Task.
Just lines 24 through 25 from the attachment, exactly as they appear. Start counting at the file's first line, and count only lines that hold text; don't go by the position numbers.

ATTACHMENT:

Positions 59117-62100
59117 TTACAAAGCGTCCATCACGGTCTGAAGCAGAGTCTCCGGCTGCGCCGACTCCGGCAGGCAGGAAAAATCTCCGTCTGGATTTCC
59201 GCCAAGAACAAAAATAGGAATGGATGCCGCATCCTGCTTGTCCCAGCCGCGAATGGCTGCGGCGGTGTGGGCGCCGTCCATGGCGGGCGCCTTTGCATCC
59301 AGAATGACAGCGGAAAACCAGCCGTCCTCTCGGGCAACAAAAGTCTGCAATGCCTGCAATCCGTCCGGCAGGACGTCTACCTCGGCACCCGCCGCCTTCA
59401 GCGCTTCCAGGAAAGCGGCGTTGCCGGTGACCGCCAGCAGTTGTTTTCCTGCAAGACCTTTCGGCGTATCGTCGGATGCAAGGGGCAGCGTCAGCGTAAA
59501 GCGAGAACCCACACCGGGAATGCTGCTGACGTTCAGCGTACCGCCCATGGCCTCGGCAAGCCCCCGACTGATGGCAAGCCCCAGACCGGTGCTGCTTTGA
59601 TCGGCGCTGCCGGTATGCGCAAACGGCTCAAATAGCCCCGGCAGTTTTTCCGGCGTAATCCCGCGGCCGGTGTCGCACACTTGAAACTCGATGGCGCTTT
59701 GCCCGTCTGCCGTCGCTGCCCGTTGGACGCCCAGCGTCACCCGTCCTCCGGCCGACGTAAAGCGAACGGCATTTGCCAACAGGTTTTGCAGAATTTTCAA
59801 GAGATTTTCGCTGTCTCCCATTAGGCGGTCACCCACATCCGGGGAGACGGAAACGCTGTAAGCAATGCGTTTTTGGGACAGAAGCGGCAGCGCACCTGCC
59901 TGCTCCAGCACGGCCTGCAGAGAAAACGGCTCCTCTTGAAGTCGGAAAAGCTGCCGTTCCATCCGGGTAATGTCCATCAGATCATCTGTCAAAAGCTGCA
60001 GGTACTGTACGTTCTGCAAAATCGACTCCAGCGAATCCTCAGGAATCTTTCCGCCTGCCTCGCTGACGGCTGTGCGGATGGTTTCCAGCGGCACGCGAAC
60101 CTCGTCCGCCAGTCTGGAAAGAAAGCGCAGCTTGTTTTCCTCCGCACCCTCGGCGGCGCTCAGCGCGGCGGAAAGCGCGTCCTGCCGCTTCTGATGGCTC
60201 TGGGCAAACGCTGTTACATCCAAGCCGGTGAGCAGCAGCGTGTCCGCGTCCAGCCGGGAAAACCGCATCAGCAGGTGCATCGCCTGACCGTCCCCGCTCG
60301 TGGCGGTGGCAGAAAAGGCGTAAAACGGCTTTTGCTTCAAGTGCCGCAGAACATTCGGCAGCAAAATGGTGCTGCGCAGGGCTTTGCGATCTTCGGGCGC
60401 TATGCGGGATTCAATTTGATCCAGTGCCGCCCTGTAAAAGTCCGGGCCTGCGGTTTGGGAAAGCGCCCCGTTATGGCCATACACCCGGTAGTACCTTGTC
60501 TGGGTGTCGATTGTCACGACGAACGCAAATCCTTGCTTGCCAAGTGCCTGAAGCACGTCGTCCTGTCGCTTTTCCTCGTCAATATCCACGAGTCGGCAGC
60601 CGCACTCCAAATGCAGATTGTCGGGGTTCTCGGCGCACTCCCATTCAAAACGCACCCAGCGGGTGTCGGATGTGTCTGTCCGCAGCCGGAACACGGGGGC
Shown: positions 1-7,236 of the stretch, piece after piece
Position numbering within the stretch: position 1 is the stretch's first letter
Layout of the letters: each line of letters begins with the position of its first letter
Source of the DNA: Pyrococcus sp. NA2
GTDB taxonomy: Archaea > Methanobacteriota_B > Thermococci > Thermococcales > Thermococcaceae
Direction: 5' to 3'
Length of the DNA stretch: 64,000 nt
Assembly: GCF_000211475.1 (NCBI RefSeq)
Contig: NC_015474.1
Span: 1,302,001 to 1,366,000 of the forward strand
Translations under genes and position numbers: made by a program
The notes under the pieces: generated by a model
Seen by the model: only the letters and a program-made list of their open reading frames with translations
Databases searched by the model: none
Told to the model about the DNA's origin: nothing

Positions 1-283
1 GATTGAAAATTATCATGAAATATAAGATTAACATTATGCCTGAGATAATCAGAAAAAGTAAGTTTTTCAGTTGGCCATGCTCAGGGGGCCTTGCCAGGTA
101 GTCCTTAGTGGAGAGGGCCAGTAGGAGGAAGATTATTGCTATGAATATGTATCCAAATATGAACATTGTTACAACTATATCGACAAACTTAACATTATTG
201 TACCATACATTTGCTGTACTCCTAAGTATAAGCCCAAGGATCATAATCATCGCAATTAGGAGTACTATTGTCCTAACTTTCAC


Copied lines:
Length of the DNA stretch: 64,000 nt
Assembly: GCF_000211475.1 (NCBI RefSeq)